Alice Through The Looking Glass
In a move that I think we can all agree was a mistake, I actually watched Tim Burton's Alice in Wonderland in cinemas when it came out. It was a supremely disappointing experience: The film was pretty, albeit in the exact same way all Tim Burton films are pretty, but totally empty, substituting pretty scenery and CGI for plot, characters, and good writing. One thing that stuck with me about the film was just how absurdly straightforward it was, in that you were essentially told the entire plot at the beginning of the film, and then got to watch it play out precisely how you were told it would.
Set three years after the events of Alice in Wonderland, Alice Through The Looking Glass follows Alice, now a sea captain, as she returns to London to find that her mother has sold her shares in her trade company, and that Hamish, the man whose proposal she rejected in the first film, is pushing for her to sell her ship to him to save her mother's house, and become a clerk. Travelling through a mirror, Alice finds herself back in Underland, where she discovers that the Hatter is deeply distraught, believing that his family might have survived the Jabberwock's attack. Convinced that he's delusional and urged by the other Underland residents to make his delusions real, Alice steals the Chronosphere, a device that powers the great clock of time, and travels into the past to save the Hatter's family, with Time himself in close pursuit.
|What a lovely promo picture.|
So, I guess the film gets credit for not literally sitting the audience down near the beginning to lay out exactly how the plot's going to pan out, but in spite of that, the plot is just as predictable. Alice goes back in time but finds that she can't change anything, because she's either too late or accidentally causes the events she's trying to stop (are we ever going to talk about how Alice is apparently indirectly responsible for the Queen of Heart's head injury? No? Okay, then). In doing so, she learns that the Hatter's family is still alive - it's odd that she didn't believe it in the first place, since it was never that unbelievable - and they go rescue them. Chekhov's Gun about your past self seeing your future self causing the end of time is fired, and Alice must race to restore the Chronosphere. Alice returns home having learned a valuable lesson.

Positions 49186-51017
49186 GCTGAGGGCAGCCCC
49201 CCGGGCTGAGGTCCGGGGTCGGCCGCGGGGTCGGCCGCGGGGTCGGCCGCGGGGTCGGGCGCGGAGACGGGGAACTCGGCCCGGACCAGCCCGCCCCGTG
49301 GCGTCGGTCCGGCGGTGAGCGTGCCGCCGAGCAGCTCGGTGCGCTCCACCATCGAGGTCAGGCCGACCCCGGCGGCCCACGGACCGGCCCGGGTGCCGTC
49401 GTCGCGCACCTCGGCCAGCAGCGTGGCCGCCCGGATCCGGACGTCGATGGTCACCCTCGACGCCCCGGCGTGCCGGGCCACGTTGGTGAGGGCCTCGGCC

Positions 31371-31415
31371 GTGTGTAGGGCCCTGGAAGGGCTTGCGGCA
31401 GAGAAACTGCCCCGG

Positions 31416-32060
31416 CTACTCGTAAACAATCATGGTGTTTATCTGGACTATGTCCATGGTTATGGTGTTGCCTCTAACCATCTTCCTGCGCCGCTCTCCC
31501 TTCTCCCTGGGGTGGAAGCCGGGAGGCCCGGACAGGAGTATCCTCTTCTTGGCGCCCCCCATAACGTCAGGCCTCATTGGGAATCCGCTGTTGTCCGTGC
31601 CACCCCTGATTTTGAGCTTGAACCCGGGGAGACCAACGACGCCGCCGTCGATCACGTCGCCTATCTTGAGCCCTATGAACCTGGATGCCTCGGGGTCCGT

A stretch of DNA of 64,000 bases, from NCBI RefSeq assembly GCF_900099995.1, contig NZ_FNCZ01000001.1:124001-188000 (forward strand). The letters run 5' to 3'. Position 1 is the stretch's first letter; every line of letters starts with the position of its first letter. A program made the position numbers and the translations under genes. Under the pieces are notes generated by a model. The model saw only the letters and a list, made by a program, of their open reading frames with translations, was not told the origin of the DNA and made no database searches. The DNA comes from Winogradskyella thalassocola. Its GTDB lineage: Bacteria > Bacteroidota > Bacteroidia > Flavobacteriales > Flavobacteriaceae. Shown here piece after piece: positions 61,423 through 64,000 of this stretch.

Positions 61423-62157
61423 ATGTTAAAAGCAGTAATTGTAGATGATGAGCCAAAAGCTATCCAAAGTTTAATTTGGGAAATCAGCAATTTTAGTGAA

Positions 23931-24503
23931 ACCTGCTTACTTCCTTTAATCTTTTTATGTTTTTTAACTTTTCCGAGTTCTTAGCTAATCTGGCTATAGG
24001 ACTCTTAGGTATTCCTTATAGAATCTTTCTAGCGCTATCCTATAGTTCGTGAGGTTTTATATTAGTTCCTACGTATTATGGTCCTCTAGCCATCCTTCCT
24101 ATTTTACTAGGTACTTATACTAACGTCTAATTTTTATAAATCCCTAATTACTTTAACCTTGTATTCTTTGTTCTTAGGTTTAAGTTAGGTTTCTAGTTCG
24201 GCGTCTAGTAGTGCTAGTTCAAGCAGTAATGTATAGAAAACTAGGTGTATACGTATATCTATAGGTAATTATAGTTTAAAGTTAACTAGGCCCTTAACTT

It's kind of a boring, tired story, and an absolute minimum of effort has been put into it. The plot twists and turns are all extremely obvious from a mile away, the pacing alternates between glacially slow and lightning fast (when the writers wanted to rush through a section to get to something they are vaguely interested in), and bizarre asides are occasionally added in, such as a scene of Time at a tea party, or - even more weirdly - a five minute section where Alice returns to the real world and becomes a patient at an insane asylum, with Andrew Scott as a sinister doctor. That last section seems to only be there to work Andrew Scott, who says about three lines, into the film, and maybe to drum up some trailer footage, because it's never referenced again afterwards.
|Oh wow Andrew Scott is playing a villain, I am shocked.|
When it actually becomes time for the big lesson moment, it doesn't feel like the lessons actually have anything to do with what's happened in the film. Alice has a big speech about how time gives before it takes and how all time is a gift, but that's not really been a theme of the film so far. Her decision to support her mother rather than try to keep her ship (although she keeps it anyway, as her mother refuses to sign the papers) is a little better foreshadowed, but it left a sour taste in my mouth, as the film insists that you should immediately forgive family members for selling your property and doing their best to ruin everything you care about.
|A young Hatter, who is identical to old Hatter.|
The film is very pretty, but once again, it's a totally empty kind of prettiness, because nice scenery and costumes (and a lot of CGI) is really all this film has, especially as its all-star cast of actors barely have any lines at all. Some of those actors make more of their limited lines than others - Stephen Fry throws his all into the Cheshire Cat's handful of lines, and Richard Armitage plays the Queen of Heart's father in full Thorin Oakenshield mode for the one scene he's in - but none of them are especially prominent in the film, not even Johnny Depp, who gets pride of place on every poster for the film.
All in all, I probably wouldn't have watched this film if I didn't have a gap in my review schedule, and I can't really recommend it to others. Maybe as someone to have on in the background as you're doing other things? Ultimately, it's a very empty film, but if an hour and a half of beautiful nothing is your thing, then check it out.